Longevity Economy strategy - July 2022
Longevity Economy companies reported strong quarterly earnings
- • Global equity markets rebounded in July
- • Positive contributions from all our four themes led by “wellness”
- • We remain focus on long-term changes brought about by ageing populations
Macroeconomic concerns continue to be the biggest influence on investor sentiment. But with many companies reporting second quarter earnings in July, there was the opportunity for business fundamentals to influence stock performance.
Once again, the top macroeconomic focus of attention was different this month. The macroeconomic flavour of July was the US Federal Reserve Chair suggesting that its policy rate increases may peak at a lower level than the market was anticipating. This caused macro-influenced investors to decide that growth stocks might be more interesting given their recent pullback.
Information technology (IT) stocks were particularly strong during the month, which is perhaps not surprising as many technology companies reported earnings that were in line or better than market expectations. Unlike other long-term secular trends changing consumption patterns, the longevity economy is not significantly exposed to IT stocks. As such, strong performance in IT stocks does not benefit the longevity economy strategy as much as it benefits other thematic strategies.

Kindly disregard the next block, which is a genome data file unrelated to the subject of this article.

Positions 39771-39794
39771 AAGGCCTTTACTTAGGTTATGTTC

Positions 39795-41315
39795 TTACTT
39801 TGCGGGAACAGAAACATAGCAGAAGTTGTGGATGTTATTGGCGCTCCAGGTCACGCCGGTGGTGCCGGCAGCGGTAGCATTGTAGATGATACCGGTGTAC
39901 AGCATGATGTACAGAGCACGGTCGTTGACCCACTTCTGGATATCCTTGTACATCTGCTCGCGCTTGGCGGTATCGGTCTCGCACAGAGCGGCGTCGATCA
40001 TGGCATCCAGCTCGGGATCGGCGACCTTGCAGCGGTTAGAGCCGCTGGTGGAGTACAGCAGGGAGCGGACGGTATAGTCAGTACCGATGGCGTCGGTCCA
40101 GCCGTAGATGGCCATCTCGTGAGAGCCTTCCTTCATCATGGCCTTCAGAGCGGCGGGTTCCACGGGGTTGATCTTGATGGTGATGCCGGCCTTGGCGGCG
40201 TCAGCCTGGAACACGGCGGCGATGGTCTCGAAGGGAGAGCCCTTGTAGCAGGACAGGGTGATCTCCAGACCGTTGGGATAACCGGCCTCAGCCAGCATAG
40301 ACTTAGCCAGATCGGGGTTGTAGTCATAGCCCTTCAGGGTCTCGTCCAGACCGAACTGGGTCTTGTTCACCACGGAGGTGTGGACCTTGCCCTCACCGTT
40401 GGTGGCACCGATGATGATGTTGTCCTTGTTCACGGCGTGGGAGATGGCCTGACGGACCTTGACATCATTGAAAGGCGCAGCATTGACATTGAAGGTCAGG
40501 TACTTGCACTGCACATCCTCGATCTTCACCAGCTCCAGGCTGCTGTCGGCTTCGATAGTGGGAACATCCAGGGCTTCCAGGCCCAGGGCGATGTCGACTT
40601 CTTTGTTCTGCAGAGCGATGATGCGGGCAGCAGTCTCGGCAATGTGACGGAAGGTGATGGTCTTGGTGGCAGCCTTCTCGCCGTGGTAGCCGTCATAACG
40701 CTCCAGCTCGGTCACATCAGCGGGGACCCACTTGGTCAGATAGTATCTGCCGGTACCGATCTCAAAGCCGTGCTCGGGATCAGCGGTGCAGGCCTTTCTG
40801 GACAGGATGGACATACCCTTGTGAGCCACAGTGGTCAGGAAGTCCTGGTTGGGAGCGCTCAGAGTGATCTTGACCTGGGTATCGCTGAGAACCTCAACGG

There some interesting dynamics being exposed in medical technology sector as healthcare systems in many countries continue to recover from disruption caused by COVID-19. Surgical procedure numbers obviously suffered a significant decline during the initial waves of COVID-19 as more resources were allocated to COVID patient care and many people stayed away from hospitals.
Interestingly, surgical volumes haven’t returned to the numbers investors were anticipating. Part of this was exacerbated by the recent China lockdowns, which caused a shortage of contrast agents used in medical imaging and without necessary pre-operative images it wasn’t possible for some elective surgeries to go ahead. Secondly, there remain staffing shortages, particularly in US hospitals, that are limiting the ability to conduct procedures, forcing hospitals to reduce the number of surgeries or use more expensive temporary staffing contracts which reduce margins for for-profit surgery operators. Then there remain significant numbers of COVID cases globally and the need to pre-screen staff and patients for COVID is causing a higher cancelation rate for procedures. It’s an interesting dynamic because it shows the persistence of COVID disruption, but at the same time many analysts and medical technology market commentators are still talking about eventually ‘returning to normal’ and a ‘post-COVID’ environment. Maybe it is time to accept that there is no such thing as post-COVID?
Portfolio positioning and performance
All four themes of the longevity economy strategy contributed positively in July as many companies began reporting second quarter earnings. And while the longevity economy’s lack of exposure to tech stocks meant it didn’t keep pace with the broader market, it still posted very credible positive performance on the month.
Notably, positive performance generally came from companies that reported corporate earnings, suggesting that results in general exceeded market expectations. For example, this was true for many of the US health insurers, such as United Health Group. However, in our senior care theme, US hospital operator, HCA Healthcare still managed to report impressive financial results as it balanced moderate patient demand and increasing staffing costs.